The Two Times I Loved You Most on a Farm
after Dorothea Grossman
It was your idea to teach me how to sleep
under the stars how to hold a gun how
to shoot it in the air & firework it
across the setting sun a silver dragonfly
with a singular purpose: to hunt
& snap its mouth around the sweetest bee—
pluck it right out of the air—
I didn’t know love could be so loud.
& once, the fields of soybean & mice
became a kind of prayer,
shushing tassels on the blown-back
calico curtains of your childhood bedroom
where you kissed me, & my shoulders
before the window— I never saw the ribs
of a silver silo that way again. [End Page 66]
Five Letters Returned to Sender
Dear Wheat & Wood—I cannot explain my absence. My body continued to grow in the night. Every knob of every muscle every heavy breath from his chest has its patience, its price.
Dear Diamond—You are loneliness and a battalion of sunspots thrown across a wall. Do not follow me back to the palace.
Dear Quartz—Forgive each step on this beach. Let me alone with each sun and all his gallop. Every third step or so, I’d force a smile.
Dear Salt—I cannot explain my absence. The snowplow rolled over me again and again and I confess: I liked it. Even the way the streetlights nicked red/green, red/green into each bank and berm.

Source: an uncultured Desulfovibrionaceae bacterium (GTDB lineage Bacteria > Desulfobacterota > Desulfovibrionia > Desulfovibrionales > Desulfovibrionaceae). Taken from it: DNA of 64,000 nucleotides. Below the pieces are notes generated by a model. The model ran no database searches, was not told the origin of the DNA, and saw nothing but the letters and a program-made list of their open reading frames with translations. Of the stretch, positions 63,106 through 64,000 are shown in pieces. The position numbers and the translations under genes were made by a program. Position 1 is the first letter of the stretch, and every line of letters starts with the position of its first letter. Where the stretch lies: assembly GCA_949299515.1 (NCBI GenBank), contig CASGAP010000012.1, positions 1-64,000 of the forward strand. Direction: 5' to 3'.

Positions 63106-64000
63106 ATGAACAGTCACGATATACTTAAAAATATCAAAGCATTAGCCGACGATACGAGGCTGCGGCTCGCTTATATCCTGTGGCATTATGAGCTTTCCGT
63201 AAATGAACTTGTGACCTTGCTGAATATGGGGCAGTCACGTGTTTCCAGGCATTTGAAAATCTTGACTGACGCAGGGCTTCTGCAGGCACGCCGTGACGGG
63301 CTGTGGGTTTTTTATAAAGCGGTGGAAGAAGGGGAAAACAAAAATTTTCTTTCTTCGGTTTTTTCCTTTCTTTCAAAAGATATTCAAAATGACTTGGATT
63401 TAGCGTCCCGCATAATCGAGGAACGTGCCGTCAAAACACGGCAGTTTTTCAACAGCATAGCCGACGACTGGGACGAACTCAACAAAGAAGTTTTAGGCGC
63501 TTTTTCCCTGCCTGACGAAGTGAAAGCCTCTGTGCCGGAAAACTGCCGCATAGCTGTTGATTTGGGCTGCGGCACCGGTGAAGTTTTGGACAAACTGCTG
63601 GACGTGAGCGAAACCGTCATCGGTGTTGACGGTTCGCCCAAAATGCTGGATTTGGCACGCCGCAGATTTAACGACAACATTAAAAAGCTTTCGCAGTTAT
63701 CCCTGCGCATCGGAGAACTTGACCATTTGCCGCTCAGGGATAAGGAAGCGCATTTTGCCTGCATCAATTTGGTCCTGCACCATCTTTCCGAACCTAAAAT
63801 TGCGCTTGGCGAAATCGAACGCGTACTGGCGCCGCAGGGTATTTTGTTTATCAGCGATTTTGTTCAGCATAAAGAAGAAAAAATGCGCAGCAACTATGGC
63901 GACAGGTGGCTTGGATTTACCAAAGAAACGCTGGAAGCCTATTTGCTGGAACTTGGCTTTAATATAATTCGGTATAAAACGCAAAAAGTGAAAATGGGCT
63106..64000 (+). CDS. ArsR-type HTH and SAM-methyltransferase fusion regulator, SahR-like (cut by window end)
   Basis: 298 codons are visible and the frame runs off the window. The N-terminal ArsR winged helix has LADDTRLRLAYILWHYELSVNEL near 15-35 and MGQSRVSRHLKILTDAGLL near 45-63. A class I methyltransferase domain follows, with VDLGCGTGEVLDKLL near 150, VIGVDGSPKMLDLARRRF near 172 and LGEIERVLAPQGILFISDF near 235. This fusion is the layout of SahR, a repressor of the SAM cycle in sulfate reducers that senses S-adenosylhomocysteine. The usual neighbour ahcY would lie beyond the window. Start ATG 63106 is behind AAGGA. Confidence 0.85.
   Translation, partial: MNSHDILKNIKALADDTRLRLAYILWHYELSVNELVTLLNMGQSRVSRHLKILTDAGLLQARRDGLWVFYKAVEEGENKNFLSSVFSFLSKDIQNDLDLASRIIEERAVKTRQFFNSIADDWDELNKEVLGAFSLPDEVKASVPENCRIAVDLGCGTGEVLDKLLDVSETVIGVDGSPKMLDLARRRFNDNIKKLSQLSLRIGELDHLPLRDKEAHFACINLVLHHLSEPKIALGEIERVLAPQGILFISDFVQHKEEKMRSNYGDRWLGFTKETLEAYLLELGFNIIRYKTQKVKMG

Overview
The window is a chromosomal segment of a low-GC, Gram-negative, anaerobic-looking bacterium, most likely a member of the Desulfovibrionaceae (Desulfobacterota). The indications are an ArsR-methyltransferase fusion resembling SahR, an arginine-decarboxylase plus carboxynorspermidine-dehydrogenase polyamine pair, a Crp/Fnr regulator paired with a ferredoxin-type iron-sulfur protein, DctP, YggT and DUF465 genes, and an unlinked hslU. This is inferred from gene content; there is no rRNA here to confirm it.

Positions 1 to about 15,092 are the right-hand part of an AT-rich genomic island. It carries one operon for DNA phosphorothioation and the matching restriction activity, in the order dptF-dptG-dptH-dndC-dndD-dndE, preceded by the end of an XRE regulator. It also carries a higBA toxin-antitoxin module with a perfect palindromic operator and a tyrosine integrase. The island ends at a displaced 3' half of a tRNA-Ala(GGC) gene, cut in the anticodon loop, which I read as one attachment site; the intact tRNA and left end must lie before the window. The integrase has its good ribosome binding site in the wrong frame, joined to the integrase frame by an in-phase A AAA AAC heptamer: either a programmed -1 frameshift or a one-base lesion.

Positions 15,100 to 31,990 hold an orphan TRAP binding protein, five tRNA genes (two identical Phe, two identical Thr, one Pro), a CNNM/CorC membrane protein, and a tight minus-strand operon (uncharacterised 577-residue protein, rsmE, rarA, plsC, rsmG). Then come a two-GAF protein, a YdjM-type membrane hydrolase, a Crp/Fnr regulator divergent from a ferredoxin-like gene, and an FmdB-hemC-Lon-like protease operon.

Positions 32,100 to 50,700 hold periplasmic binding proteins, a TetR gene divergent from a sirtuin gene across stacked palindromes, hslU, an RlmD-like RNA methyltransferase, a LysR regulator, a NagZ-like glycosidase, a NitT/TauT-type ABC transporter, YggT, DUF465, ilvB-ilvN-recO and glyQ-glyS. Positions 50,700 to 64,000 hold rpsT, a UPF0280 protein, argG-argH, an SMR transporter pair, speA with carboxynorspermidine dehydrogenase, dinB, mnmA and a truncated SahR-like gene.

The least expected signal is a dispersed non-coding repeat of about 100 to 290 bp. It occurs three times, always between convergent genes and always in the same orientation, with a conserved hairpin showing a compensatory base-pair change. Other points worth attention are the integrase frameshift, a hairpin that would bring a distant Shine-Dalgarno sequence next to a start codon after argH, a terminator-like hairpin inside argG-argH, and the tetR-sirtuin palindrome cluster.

Dear Persimmon—I cannot explain his absence. He was cotton and coffee in my mouth. The spit and rind. I should have known. People drive to the lake to ask questions of the lake. [End Page 67]
Aimee Nezhukumatathil is professor of English at the State University of New York at Fredonia. Her most recent collection of poetry, Lucky Fish (Tupelo Press, 2011), was awarded the gold medal in Poetry from the Independent Publisher Book Awards and the Eric Hoffer Grand Prize for Independent Books. She is the recipient of numerous other awards, including an NEA Fellowship in Poetry, the Pushcart Prize, the Boatwright Prize from Shenandoah, the Richard Hugo Prize from Poetry Northwest, and the Angoff Award from the Literary Review. Her poems and essays have appeared or are forthcoming in Poetry, Orion, Southern Review, Tin House, and many other journals.